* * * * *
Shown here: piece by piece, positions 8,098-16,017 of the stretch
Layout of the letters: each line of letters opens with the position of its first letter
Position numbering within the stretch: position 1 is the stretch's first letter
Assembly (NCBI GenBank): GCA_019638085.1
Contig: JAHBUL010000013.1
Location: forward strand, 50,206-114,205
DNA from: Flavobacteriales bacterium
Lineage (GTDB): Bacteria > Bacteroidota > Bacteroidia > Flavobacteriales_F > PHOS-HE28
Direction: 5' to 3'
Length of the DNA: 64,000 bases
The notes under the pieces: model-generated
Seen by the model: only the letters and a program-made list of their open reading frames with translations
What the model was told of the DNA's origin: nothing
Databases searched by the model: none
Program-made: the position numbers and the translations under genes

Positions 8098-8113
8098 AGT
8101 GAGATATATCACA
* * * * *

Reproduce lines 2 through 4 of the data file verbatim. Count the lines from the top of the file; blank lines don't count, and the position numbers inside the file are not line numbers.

Layout of the letters: each line of letters opens with the position of its first letter
Position numbering within the stretch: position 1 is the stretch's first letter
Assembly (NCBI GenBank): GCA_019638085.1